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Xiahe, Langmusi and the road to Chengdu

If there is one area in China where you can find Tibetan culture outside Tibet, it's in Xiahe and Langmusi. I traveled the road from Lanzhou to Chengdu once in February. It was in the time that many areas in China were officially closed.

Tibetan family in Ta Er Si Xining

Tibetan family in Ta Er Si Xining

Lanzhou and Xining

I arrived in Lanzhou by train in the evening. Lanzhou, then was not a city I felt very welcome. It was cold, it was dark. The only hotel in town was not very helpful to get me a room. With the help of a local woman, an English teacher, I was finally able to get a room in a further almost deserted hotel.

Xining, the city center in February, cold and uninpsiring
Xining, the city center in February, cold and uninspiring

My new Chinese friend told me she would pick me up the next morning to show me some of Lanzhou. My Lonely Planet didn't tell me much about the city except a park on a hill site. And that was indeed what we visited. Basically it was a long stairs to the top of the hill where a temple was located.

We had an early dinner in a small restaurant: Mongolian hotpot. We had a typical little room with a couple of chairs and a table. The pot with hot fluid came in and we were supposed to put the meat and the vegetables, cook it and eat it. My new Chinese friend told me it was the specialty of the northern provinces.

The lady told me she would help me buying a train ticket the next day for the train to Xining, about 4 hours west of Lanzhou.

I had a hard seat for the train but that was ok as the journey would only be 4 hours. Xining was more of the same, a grey city where it seemed all happiness was abandoned. But I was lucky. I ran into a few nice people and with them I spend a good day.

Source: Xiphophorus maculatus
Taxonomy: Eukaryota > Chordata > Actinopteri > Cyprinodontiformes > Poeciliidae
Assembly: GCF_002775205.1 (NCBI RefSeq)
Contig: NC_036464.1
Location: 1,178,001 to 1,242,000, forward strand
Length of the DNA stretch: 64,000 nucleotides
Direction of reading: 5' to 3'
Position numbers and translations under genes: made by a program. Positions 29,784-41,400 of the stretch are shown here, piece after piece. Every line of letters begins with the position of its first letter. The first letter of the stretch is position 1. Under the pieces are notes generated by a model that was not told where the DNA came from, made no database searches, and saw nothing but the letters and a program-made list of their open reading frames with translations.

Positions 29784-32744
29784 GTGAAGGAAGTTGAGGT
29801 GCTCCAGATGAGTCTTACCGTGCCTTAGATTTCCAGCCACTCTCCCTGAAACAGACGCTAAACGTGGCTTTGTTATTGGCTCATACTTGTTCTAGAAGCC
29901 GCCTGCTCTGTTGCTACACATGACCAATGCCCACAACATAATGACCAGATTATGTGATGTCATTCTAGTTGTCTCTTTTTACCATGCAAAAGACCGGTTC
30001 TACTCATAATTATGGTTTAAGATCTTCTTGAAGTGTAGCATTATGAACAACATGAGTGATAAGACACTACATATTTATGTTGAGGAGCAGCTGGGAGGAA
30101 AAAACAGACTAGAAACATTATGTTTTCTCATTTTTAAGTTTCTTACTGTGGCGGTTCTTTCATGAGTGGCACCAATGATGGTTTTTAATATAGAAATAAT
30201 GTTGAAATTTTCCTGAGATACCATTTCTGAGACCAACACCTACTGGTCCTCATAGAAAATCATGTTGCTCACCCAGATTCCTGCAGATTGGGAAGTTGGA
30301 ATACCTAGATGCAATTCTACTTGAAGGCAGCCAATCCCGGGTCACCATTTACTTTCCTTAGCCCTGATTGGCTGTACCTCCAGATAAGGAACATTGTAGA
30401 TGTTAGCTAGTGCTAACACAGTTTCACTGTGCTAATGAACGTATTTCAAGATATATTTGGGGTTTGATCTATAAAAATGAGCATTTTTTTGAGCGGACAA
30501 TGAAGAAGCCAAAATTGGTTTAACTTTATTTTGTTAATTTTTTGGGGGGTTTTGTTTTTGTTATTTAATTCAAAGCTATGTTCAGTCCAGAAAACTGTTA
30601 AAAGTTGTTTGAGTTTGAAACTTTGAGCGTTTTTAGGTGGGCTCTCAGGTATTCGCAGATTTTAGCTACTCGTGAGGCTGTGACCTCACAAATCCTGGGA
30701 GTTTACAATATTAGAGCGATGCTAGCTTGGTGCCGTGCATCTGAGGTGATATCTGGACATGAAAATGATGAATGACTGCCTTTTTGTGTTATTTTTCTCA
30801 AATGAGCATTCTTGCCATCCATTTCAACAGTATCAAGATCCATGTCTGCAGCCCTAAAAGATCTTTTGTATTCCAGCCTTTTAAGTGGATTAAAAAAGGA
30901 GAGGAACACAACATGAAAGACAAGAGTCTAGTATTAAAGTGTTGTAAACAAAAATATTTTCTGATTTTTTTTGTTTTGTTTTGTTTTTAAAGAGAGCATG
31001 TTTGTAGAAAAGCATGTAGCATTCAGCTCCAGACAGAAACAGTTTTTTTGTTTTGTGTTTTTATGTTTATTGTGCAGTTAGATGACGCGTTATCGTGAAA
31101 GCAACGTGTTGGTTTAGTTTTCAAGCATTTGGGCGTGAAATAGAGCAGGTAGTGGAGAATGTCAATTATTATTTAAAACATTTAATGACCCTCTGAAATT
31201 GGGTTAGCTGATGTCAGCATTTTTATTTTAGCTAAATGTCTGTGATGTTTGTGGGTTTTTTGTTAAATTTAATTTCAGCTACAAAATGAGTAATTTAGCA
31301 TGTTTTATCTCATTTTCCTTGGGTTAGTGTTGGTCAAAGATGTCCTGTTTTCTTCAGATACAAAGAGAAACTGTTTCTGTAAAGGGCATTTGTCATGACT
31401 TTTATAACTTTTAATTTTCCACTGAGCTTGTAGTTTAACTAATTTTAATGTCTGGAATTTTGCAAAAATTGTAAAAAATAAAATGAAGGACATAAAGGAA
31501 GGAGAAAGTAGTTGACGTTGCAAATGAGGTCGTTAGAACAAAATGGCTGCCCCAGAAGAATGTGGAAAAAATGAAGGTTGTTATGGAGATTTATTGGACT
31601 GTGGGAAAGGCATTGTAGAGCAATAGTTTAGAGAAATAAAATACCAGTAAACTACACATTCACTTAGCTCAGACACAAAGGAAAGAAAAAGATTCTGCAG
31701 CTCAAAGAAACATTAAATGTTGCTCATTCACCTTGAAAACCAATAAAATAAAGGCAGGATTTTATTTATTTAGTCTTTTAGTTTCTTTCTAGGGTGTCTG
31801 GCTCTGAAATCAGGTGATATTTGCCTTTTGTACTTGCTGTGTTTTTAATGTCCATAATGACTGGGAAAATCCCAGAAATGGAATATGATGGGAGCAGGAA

Xining Tibetan families in front of one of the temples

Just south of the city lies the Ta Er Si monastery, one of the biggest Tibetan monasteries outside Tibet but inside China. Obviously I wanted to visit it. The monastery was partly closed due to the season. But I saw a wide range of people walking around the temples and monasteries.

Xiahe town center
Xiahe has not only a major Tibetan monastery but also a sizable Muslim population

Xiahe (Labrang) and Linxia

After a long day in the bus, I arrived in Xiahe to visit the Labrang monastery. After Ta Er Si this was the second big Tibetan monastery on the way to Chengdu to visit. Xiahe had apart of the Labrang monastery also a significant Muslim population. The city was smaller then Lanzhou or Xining and had a much better feel. I visited the Labrang monastery.

Labrang monastery in Xiahe

The food in Xiahe was interesting too. Here I was able to buy some Muslim kebabs and breads. Sure, it was cold, but it was also beautiful. It was the first time since I had arrived in China I was able to eat some breads.

The little restaurant had a thick noodle soup that was tasty and warmed me up. Inside the restaurants it was pleasant warm. The plastic doors kept all the warmth inside. On the floor were little pots with cokes to keep ones feet warm.

Ta Er Si Monastery Xiahe
Family posing in front of Ta Er Si Monastery in Xiahe

The bus to Linxia was quick but instead of traveling further I decided to give Linxia a visit for the rest of the afternoon. Apart of eating there was little to amuse me so I went back to my hotel room to watch a bit of TV and sleep.

The next days would be hard traveling, I expected. And indeed it was. The next morning I had an early bus out of Linxia to the next destination: Hezhou. And there I would learn what it is to travel on your own. Read the story about Hezhou and Langmusi here

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The bus in Hezhou

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Entrance tickets


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